Healthcare applications of single camera markerless motion capture: a scoping review

Bradley Scott* (Corresponding Author), Bradley Scott, Martin Seyres, Fraser Philp, Edward K Chadwick, Dimitra Blana

*Corresponding author for this work

Research output: Contribution to journalArticlepeer-review

13 Citations (Scopus)
4 Downloads (Pure)


Background: Single camera markerless motion capture has the potential to facilitate at home movement assessment due to the ease of setup, portability, and affordable cost of the technology. However, it is not clear what the current healthcare applications of single camera markerless motion capture are and what information is being collected that may be used to inform clinical decision making. This review aims to map the available literature to highlight potential use cases and identify the limitations of the technology for clinicians and researchers interested in the collection of movement data.

Survey Methodology: Studies were collected up to 14 January 2022 using Pubmed, CINAHL and SPORTDiscus using a systematic search. Data recorded included the description of the markerless system, clinical outcome measures, and biomechanical data mapped to the International Classification of Functioning, Disability and Health Framework (ICF). Studies were grouped by patient population.

Results: A total of 50 studies were included for data collection. Use cases for single camera markerless motion capture technology were identified for Neurological Injury in Children and Adults; Hereditary/Genetic Neuromuscular Disorders; Frailty; and Orthopaedic or Musculoskeletal groups. Single camera markerless systems were found to perform well in studies involving single plane measurements, such as in the analysis of infant general movements or spatiotemporal parameters of gait, when evaluated against 3D marker-based systems and a variety of clinical outcome measures. However, they were less capable than marker-based systems in studies requiring the tracking of detailed 3D kinematics or fine movements such as finger tracking.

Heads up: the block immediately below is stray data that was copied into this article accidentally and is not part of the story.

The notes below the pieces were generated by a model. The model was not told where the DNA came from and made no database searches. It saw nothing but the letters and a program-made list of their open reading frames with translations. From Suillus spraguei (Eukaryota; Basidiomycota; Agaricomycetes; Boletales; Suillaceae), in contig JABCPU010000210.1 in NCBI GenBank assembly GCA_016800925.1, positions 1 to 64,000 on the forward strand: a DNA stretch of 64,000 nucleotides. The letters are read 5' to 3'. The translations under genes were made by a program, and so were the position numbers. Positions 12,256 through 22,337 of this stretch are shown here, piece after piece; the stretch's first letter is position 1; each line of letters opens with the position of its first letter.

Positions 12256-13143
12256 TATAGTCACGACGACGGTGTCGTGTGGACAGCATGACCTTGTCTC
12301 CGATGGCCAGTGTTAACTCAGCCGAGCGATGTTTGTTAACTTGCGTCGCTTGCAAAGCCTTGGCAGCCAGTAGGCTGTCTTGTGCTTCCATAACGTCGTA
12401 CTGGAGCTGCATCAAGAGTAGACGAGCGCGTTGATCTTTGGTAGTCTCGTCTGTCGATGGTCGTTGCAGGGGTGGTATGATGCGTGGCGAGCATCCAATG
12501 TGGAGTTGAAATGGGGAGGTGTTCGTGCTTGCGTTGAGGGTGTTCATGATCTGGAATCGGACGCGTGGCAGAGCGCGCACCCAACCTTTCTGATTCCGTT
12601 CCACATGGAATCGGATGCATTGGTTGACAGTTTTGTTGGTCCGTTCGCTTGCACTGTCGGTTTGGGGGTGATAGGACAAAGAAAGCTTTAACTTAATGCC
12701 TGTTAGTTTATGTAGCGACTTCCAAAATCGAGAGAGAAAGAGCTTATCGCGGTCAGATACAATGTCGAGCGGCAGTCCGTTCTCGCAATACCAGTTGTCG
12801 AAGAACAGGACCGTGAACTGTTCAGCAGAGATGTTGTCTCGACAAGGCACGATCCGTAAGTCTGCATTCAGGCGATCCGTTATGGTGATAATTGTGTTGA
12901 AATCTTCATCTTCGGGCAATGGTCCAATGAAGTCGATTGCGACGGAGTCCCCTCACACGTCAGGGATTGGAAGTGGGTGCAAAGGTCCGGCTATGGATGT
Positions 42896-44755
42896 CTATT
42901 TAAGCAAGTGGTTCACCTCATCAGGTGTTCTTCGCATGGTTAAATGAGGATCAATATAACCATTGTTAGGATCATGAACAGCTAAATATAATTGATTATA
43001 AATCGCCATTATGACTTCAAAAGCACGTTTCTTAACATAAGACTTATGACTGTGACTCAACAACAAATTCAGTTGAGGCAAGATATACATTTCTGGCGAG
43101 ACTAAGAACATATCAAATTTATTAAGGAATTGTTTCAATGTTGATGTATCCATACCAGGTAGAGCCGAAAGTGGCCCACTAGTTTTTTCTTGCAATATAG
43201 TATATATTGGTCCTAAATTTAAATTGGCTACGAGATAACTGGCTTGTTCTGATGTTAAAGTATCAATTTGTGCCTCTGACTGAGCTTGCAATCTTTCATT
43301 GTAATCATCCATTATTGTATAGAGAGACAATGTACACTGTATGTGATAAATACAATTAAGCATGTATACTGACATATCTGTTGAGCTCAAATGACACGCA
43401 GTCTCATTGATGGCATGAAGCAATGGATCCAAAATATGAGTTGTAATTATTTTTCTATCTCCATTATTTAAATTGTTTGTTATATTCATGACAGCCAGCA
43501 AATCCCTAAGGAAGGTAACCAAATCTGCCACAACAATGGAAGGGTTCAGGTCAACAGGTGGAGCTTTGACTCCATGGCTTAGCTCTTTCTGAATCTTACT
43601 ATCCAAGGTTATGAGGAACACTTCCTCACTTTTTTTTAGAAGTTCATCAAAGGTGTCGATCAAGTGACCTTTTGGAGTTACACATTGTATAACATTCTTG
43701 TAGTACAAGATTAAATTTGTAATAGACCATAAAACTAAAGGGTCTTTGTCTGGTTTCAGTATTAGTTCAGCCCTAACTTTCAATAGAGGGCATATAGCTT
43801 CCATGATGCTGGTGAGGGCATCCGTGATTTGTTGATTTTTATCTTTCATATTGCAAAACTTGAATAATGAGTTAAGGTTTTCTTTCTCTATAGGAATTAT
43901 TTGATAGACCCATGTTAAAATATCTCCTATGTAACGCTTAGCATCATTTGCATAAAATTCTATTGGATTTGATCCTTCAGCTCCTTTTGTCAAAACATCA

Conclusions: Single camera markerless motion capture offers great potential for extending the scope of movement analysis outside of laboratory settings in a practical way, but currently suffers from a lack of accuracy where detailed 3D kinematics are required for clinical decision making. Future work should therefore focus on improving tracking accuracy of movements that are out of plane relative to the camera orientation or affected by occlusion, such as supination and pronation of the forearm.

Original languageEnglish
Article numbere13517
Number of pages27
Publication statusPublished - 26 May 2022

Bibliographical note

This work was funded by a University of Aberdeen Elphinstone PhD scholarship. The funders had no role in study design, data collection and analysis, decision to publish, or preparation of the manuscript.

Data Availability Statement

The following information was supplied regarding data availability:
The raw data is available in the Supplementary File.


  • Markerless motion capture
  • Markerless
  • Single camera markerless motion capture
  • Scoping review
  • Single camera human motion analysis
  • Single camera movement analysis of humans
  • Clinical motion capture
  • Neurological injuries
  • Telerehabilitation
  • Musculoskeletal


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